procedure to prevent anti-aesthetic half-drawn letters.

    To Marcel Kuhnt :

    In conclusion, if you agree, I propose to implement the TexWriteLnFrame procedure I mentioned in the first post (choose whatever name you think fits best). This also needs to print a letter even if it's not completely in the drawing area.

    For the nearest-neighbor (aka point sample) filter don't worry. As I used LOTUS I understood that you would have to change the format of the material files, which is of course very tedious and would bring incompatibilities.

    Thanks again for your time and patience, hope to hear you soon.

    P.S. One more bug... In the Bitmap Font import tool the keyboard shortcuts (e.g. Ctrl+S, Ctrl+O) don't work at all, at least on an Italian keyboard.


    This morning, while having my tea, another approach came to my mind, which still implies writing directly to the script-texture and not using roller blinds.

    Of course the thing that feels very bad about the current approach is calling TexWriteLn at each frame always with the same parameters, except for the starting position (or the number of pixels to crop). This wastes a lot of time, I think, because the font has to be re-selected and each letter must be copied, so you have a lot of searching and addressing (I haven't seen your internal structures, just making assumptions).

    Since we now have the possibility to represent colors with the ordinal type and use arrays (also dynamic ones, I assume) we can operate like this:

    1. Call width := TexGetTextLenPixel() to get the width of the entire string
    2. Get the font height (either hardcoded or with a dedicated procedure), let's say height := TexGetFontHeight (Self, FontIndex) (thanks Busfanat)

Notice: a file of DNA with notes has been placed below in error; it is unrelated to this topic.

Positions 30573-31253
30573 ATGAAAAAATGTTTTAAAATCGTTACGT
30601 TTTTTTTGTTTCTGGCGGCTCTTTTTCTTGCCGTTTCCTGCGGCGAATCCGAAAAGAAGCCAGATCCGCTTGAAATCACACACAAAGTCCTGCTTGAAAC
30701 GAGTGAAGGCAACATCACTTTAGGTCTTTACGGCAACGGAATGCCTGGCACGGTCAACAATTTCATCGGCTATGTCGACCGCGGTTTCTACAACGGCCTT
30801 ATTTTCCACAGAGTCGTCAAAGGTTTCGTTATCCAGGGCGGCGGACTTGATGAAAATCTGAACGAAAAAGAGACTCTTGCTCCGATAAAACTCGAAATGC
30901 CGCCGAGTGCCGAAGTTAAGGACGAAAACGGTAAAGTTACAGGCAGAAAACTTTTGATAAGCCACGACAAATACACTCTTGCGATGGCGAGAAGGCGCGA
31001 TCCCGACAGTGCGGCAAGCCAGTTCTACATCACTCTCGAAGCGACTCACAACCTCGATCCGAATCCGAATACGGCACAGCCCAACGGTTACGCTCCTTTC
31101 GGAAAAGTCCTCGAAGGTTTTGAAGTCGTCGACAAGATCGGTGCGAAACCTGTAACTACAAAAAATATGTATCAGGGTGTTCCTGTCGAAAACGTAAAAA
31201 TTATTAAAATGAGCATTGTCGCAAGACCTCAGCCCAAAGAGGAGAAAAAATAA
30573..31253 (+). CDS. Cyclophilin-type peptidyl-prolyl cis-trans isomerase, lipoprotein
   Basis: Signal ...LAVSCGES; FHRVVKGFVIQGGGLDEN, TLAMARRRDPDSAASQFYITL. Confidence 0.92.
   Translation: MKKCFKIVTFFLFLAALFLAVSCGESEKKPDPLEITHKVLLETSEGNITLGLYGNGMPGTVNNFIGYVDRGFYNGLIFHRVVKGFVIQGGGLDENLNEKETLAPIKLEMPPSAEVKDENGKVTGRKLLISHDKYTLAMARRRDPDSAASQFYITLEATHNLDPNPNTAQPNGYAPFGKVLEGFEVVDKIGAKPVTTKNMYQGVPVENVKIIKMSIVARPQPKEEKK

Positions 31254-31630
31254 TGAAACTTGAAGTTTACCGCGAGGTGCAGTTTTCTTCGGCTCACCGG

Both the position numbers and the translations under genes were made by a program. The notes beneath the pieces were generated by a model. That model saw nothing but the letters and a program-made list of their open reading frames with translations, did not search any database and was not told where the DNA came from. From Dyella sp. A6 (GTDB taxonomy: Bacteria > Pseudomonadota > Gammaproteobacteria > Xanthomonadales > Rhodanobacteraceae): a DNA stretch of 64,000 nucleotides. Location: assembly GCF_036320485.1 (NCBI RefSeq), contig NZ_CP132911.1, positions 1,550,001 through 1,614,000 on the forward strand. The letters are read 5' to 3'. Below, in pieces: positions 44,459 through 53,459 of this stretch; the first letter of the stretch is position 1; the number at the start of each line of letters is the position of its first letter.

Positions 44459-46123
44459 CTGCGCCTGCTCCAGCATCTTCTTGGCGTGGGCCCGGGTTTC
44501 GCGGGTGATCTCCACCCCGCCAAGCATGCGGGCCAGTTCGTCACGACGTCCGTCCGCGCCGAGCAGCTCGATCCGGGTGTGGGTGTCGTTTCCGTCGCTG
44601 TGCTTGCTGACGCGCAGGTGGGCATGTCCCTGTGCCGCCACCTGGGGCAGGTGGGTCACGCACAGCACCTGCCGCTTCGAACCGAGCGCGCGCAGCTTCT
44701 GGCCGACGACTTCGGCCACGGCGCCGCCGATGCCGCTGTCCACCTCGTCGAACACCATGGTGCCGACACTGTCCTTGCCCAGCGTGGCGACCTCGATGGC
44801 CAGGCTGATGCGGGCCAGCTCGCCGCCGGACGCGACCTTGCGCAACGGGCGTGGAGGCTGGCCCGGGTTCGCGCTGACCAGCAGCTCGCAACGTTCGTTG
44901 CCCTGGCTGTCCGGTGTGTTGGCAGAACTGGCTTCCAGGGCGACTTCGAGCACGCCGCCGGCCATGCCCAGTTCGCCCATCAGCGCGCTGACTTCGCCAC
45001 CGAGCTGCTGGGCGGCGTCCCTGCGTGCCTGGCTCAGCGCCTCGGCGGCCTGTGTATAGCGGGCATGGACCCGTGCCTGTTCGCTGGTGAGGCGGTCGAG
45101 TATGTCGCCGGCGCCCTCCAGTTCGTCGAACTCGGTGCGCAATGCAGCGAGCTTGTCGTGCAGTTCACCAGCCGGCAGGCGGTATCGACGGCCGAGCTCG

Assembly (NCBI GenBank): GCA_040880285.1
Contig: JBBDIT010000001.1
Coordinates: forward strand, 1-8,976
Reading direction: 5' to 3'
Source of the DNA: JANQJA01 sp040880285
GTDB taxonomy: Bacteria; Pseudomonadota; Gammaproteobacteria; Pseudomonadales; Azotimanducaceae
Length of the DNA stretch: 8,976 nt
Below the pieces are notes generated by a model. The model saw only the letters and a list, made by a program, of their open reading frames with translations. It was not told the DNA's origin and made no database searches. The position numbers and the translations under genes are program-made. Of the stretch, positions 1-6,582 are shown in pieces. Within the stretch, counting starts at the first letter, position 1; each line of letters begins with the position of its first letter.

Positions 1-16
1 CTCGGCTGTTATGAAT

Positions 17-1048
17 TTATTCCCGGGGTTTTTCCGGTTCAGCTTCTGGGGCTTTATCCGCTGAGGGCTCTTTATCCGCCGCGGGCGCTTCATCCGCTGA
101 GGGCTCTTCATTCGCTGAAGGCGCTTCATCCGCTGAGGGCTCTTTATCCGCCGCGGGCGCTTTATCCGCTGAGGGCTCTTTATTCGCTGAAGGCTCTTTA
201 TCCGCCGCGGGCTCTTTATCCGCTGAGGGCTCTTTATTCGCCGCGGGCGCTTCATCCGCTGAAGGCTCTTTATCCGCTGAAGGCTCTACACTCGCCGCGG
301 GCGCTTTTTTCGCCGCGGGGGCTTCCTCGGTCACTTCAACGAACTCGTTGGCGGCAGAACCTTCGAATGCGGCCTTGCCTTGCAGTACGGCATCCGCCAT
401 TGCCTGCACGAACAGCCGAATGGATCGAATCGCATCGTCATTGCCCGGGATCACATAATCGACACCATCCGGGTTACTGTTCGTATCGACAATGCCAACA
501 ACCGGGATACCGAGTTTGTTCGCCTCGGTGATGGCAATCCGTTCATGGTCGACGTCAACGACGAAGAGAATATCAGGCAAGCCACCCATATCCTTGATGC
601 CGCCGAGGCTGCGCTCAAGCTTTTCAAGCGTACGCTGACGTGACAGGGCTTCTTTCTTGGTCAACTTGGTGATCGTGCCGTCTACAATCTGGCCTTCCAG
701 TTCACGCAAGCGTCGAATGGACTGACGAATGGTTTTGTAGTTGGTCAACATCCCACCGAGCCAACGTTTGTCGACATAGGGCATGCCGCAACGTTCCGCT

3. Allocate a matrix (double array) of colors memory[height][width] (or swapped, to have x,y indexing)
    4. Write the text to that matrix, with a dedicated procedure, similar to TexWriteLn which has to be implemented (or have the procedure returning the matrix or a dedicated record, but sounds odd to me)
    5. At each SimStep copy the needed pixels from memory to the script-texture with a combination of TexSetColor and TexDrawPixel in a for loop

    Here's an illustration:

    Again, I don't know how much overhead there is between our scripts and LOTUS' internal structures, so you have to evaluate if hundreds of calls of small procedures are faster than a single call to a complex procedure.

    I can just tell that if you're sure that a procedure activation record gets allocated in stack each time a procedure like TexDrawPixel is called, this generates much overhead, but it always has to be compared to the complexity of the TexWriteLn procedure.

  • OK, thank you for testing, getting this information and posting them! :-)

    I added the TexWriteLnFrame function to the wishlist already, so you will get it anyway! ;-)

    Thank you for your bug report concerning the shortcuts, I will check it out.